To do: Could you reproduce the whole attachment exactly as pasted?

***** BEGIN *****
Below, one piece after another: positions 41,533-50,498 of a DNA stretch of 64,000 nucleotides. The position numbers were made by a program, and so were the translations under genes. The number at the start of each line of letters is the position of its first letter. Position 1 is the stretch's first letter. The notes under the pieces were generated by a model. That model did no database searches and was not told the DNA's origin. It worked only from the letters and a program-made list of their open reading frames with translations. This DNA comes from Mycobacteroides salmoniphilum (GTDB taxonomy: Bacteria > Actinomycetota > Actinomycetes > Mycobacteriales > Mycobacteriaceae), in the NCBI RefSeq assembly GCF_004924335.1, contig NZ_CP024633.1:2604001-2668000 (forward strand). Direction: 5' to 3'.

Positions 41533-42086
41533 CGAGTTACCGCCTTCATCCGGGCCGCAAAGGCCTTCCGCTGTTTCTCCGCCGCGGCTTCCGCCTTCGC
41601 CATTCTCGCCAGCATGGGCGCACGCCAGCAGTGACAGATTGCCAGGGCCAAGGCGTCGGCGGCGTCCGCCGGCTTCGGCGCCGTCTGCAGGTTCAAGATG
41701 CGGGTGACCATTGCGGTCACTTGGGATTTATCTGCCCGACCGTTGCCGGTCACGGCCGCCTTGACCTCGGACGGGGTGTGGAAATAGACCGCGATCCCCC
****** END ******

Below, one piece after another: positions 41,533-50,498 of a DNA stretch of 64,000 nucleotides. The position numbers were made by a program, and so were the translations under genes. The number at the start of each line of letters is the position of its first letter. Position 1 is the stretch's first letter. The notes under the pieces were generated by a model. That model did no database searches and was not told the DNA's origin. It worked only from the letters and a program-made list of their open reading frames with translations. This DNA comes from Mycobacteroides salmoniphilum (GTDB taxonomy: Bacteria > Actinomycetota > Actinomycetes > Mycobacteriales > Mycobacteriaceae), in the NCBI RefSeq assembly GCF_004924335.1, contig NZ_CP024633.1:2604001-2668000 (forward strand). Direction: 5' to 3'.

Positions 41533-42086
41533 CGAGTTACCGCCTTCATCCGGGCCGCAAAGGCCTTCCGCTGTTTCTCCGCCGCGGCTTCCGCCTTCGC
41601 CATTCTCGCCAGCATGGGCGCACGCCAGCAGTGACAGATTGCCAGGGCCAAGGCGTCGGCGGCGTCCGCCGGCTTCGGCGCCGTCTGCAGGTTCAAGATG
41701 CGGGTGACCATTGCGGTCACTTGGGATTTATCTGCCCGACCGTTGCCGGTCACGGCCGCCTTGACCTCGGACGGGGTGTGGAAATAGACCGCGATCCCCC